> > >
> > > [a,-1;1,0]^(n+1) == [1,0;0,1] (for a prime)
> > >
> > > Neat, eh?
> > >
> >
> > I can go one step further: The trace of the square root of a [-1,0;0,-1], where it exists, is 0 (mod n) for prime n.
> >
>
> This extra step is trivial: The trace the square root, where it exists, of a -I is always zero regardless of primality.
>
> One more thing I have noticed for primes +-2 (mod 5) and of the form 4*N+3 is:
>
> [3,-1;1,0]^(n+1)/2) == [-1,0;0,-1] (mod n)
> [7,-1;1,0]^(n+1)/4) == [-1,0;0,-1] (mod n)
>

It is an interesting fact that:

trace( [3,-1;1,0]^(2*N) ) = trace( [7,-1;1,0]^N )

If, for my 6 selfridge test for {a-2;a+2}, I first find:

Mod([3,-1;1,0],n)^(n+1)==I

I can immediately deduce Mod([7,-1;1,0],n)^((n+1)/2) is also I. This deduction can be made since the traces are the same and the determinants are all 1, and remembering that gcd(30,n)==1. If:

Mod([7,-1;1,0],n)^((n+1)/2) = [r,-s;s,-r+2] (for the trace condition) then the determinant is -r^2+2*r+s^2==1. Rearranging terms:

r-1 == +-s

Mod([7,-1;1,0],n)^((n+1)/2+1) = [7*r-s,-7*s+r-2;r,-s]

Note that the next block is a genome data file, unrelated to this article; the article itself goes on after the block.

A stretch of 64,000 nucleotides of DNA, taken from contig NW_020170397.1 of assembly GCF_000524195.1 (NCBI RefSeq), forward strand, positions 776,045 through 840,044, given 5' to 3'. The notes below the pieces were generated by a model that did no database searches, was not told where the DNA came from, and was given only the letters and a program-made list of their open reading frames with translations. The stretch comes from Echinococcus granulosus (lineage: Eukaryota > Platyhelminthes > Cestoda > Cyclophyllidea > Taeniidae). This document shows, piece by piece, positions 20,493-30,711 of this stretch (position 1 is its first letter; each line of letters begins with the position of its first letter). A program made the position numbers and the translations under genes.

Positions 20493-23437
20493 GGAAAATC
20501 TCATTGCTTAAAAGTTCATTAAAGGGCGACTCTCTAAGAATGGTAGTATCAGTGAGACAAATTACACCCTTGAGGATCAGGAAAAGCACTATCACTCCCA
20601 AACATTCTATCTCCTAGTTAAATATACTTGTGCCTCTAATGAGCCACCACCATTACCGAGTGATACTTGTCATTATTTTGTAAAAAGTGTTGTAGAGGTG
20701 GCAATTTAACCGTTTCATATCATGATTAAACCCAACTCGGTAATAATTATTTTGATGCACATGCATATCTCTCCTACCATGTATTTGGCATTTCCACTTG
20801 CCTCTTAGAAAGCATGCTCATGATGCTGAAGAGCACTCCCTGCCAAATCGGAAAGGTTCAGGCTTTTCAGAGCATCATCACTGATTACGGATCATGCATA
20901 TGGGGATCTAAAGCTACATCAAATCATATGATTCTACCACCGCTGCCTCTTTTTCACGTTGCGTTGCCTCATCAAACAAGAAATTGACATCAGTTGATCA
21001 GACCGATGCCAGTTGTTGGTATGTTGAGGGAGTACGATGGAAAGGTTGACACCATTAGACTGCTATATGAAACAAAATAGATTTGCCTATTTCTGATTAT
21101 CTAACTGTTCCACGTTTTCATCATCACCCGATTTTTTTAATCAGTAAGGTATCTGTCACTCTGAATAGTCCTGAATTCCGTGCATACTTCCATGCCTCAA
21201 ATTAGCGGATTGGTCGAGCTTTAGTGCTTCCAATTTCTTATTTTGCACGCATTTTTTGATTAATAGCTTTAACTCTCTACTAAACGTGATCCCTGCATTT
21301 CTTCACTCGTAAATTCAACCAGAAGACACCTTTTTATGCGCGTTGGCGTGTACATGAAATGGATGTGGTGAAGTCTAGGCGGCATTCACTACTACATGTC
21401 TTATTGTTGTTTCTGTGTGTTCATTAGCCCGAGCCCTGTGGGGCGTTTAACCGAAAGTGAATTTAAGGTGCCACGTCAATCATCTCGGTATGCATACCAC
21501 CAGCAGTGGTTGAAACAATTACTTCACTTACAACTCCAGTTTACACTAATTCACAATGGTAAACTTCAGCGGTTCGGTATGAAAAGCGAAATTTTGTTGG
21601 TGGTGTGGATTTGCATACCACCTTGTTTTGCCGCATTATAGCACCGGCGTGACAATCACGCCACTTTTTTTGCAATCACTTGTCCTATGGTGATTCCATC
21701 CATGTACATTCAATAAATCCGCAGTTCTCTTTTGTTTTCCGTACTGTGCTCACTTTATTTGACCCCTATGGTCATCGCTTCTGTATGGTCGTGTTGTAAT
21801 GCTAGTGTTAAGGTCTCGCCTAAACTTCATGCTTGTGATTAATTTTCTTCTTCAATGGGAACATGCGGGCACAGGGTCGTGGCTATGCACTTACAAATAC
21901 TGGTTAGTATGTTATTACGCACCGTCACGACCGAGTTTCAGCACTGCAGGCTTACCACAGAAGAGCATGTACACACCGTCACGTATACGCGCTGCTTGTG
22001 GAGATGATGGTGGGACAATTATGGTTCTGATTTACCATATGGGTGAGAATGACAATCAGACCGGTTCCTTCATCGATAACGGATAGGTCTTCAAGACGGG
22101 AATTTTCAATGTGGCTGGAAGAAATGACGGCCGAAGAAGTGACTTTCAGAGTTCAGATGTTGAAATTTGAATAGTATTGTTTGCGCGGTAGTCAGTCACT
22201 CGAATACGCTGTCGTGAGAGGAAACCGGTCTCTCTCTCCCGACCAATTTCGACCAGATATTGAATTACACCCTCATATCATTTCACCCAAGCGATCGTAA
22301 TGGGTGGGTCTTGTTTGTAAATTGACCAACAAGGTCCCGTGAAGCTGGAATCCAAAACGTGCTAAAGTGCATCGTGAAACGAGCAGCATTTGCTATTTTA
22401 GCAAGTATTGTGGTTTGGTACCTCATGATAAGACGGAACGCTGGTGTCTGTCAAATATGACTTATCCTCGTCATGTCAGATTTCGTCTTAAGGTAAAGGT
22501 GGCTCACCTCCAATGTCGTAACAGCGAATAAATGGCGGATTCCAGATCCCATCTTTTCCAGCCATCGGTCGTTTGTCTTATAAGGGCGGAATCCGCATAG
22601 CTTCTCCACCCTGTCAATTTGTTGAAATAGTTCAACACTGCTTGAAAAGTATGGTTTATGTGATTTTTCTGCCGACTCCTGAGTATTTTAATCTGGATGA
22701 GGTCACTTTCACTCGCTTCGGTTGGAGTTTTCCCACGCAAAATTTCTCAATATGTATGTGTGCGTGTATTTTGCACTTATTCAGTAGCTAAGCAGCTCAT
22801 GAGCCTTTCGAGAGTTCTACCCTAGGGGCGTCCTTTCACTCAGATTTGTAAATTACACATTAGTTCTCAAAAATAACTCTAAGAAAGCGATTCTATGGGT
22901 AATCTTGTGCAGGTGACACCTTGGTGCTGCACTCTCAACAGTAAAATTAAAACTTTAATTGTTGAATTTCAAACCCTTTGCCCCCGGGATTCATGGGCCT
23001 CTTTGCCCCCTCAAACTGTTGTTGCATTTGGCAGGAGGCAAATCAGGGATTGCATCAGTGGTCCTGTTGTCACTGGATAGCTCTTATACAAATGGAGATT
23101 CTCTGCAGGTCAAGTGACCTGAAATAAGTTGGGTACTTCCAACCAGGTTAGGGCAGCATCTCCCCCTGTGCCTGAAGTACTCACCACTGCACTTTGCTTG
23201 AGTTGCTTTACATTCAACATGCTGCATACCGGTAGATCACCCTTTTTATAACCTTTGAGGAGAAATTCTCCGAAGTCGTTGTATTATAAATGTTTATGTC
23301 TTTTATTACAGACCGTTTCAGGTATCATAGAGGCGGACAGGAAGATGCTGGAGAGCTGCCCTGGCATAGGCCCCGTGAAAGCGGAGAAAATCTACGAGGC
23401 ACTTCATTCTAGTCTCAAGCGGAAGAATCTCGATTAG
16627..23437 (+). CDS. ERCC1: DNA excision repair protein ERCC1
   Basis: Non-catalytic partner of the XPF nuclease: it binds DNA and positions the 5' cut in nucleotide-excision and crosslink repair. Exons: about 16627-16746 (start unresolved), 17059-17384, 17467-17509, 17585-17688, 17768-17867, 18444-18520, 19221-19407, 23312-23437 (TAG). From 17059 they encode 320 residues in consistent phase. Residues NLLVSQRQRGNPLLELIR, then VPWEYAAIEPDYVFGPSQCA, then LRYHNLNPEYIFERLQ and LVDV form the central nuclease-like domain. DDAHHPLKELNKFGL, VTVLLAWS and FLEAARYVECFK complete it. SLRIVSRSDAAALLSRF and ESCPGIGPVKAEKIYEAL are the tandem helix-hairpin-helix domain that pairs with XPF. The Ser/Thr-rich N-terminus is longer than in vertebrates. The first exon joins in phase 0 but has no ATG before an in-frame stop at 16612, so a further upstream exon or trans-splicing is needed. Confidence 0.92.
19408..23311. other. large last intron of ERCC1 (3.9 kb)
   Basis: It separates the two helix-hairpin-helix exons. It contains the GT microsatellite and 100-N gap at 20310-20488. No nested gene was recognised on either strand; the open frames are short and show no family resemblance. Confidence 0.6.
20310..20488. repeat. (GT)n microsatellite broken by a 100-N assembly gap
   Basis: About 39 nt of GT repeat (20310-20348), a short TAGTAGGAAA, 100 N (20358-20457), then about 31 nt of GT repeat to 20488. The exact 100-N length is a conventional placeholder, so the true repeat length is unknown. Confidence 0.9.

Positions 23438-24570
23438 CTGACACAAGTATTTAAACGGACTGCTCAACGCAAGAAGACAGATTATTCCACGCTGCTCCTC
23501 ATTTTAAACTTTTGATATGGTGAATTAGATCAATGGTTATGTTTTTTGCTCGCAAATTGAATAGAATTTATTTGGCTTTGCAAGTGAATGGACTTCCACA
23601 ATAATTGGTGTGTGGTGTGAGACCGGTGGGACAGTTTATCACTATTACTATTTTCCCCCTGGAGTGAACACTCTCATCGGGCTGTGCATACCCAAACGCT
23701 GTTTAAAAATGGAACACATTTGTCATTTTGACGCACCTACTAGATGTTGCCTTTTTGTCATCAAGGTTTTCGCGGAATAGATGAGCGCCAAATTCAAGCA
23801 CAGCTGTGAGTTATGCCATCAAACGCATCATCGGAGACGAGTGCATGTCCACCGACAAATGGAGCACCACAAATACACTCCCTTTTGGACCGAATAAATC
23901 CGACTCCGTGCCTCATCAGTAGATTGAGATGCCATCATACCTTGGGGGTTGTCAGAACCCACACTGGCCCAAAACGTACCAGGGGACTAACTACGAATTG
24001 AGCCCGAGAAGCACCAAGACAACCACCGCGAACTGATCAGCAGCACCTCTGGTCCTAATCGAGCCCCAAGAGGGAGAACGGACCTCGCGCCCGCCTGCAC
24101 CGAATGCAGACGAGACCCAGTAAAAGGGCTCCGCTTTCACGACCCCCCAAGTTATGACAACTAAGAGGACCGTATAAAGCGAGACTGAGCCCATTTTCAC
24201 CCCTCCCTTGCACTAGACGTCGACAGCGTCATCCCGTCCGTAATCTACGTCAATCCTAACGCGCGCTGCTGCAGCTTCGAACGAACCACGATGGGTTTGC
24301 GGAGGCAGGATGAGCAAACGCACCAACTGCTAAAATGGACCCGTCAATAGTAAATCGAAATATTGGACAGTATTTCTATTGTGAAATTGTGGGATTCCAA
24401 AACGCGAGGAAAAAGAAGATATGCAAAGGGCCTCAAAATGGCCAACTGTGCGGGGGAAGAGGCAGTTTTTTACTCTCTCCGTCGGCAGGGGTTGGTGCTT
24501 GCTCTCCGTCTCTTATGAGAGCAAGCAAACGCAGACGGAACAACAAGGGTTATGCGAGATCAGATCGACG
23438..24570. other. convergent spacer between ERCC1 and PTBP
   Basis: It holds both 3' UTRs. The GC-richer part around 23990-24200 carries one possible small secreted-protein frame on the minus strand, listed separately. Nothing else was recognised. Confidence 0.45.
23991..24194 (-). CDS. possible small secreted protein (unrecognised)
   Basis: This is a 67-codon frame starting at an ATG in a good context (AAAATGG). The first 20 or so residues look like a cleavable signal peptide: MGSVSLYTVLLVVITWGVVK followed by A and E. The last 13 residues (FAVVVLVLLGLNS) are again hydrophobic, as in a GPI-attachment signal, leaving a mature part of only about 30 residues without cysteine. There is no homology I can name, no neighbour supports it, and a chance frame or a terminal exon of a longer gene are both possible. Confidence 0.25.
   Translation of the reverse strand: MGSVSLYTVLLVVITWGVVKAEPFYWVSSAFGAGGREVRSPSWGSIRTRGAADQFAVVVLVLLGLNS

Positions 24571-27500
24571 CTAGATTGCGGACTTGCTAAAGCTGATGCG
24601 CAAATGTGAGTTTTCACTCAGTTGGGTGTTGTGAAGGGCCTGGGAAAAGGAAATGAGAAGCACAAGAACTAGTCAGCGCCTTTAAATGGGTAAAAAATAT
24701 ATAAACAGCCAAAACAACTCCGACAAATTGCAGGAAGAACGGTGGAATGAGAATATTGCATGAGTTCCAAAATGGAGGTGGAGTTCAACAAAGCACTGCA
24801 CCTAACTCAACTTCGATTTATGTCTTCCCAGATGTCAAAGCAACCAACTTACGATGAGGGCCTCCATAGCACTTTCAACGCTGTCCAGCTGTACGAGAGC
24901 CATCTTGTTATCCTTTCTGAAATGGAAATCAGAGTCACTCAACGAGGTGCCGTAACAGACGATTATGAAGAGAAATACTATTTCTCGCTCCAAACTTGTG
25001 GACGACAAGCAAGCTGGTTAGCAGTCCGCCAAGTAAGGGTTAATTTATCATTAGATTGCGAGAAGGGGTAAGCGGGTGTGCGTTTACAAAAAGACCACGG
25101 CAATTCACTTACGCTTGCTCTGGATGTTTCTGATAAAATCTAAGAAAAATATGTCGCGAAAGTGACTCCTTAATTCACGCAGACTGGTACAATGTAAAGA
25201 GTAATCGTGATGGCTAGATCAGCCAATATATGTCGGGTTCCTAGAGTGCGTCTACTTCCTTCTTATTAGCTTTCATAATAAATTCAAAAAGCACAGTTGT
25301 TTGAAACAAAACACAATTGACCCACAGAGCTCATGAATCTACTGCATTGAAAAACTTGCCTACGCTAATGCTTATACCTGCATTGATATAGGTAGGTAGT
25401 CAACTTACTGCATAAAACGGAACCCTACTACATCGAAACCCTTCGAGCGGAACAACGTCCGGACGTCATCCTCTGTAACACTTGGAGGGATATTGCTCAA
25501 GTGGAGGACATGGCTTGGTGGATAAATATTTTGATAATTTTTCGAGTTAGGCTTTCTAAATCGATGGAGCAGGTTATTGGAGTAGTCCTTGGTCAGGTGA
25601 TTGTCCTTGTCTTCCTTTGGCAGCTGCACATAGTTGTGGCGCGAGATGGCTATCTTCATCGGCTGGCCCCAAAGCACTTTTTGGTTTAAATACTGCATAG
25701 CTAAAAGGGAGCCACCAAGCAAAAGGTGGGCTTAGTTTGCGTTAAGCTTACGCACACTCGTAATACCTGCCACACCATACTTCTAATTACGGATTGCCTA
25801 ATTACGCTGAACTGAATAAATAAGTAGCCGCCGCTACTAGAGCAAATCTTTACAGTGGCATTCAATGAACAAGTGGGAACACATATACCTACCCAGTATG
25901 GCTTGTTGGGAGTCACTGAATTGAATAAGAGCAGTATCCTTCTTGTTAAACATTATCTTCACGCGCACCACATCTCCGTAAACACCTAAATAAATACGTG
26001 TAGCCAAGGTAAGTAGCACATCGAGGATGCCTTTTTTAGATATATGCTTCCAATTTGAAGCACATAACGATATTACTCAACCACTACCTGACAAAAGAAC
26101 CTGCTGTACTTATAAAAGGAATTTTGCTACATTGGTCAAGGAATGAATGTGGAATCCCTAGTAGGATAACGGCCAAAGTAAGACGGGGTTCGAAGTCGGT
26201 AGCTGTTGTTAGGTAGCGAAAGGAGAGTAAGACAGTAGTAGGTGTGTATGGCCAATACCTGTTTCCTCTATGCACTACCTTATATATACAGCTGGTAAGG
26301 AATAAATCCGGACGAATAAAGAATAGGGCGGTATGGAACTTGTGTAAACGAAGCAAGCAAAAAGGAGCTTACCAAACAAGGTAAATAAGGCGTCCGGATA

The "non-trace" diagonal always sums to zero:

-7*s+2*(r-1)==0 (mod n)

Substituting:

-7*s+-2*s == 0 (mod n)

but gcd(30,n)==1. So s is 0 and consequently r is 1.

So a 4-selfridge (PRP) test follows for numbers +-2 (mod 5)

(i) gcd(30,n)==1
(ii) Mod(3,n)^n==3
(iii) Mod(7,n)^n==7
(iv) Mod([3,-1;1,0],n)^(n+1)==1 (*)

As David has pointed out, (*) can be more quickly calculated as:

Mod(Mod(1,n)*l,l^2-3*l+1)^(n+1)==1

Paul
• ... Further, if kronecker(-3,n)==-1, this can be reduced to 3 selfridges by dropping the Mod(7,n)^n==7 test because the composite test is based a-2==-1 and
Message 5 of 7 , May 31, 2011
--- In primenumbers@yahoogroups.com, "paulunderwooduk" <paulunderwood@...> wrote:
>
>
>
> --- In primenumbers@yahoogroups.com, "paulunderwooduk" <paulunderwood@> wrote:
> >
> >
> >
> > --- In primenumbers@yahoogroups.com, "paulunderwooduk" <paulunderwood@> wrote:
> > >
> > >
> > >
> > > --- In primenumbers@yahoogroups.com, "paulunderwooduk" <paulunderwood@> wrote:
> > > >
> > > > Hi,
> > > >
> > > > Pari/GP implements Baillie-PSW with a strong 2-SPRP test and a strong -- where the jacobi symbol is -1 -- test on x^2-P*x-1 with minimal P.
> > > >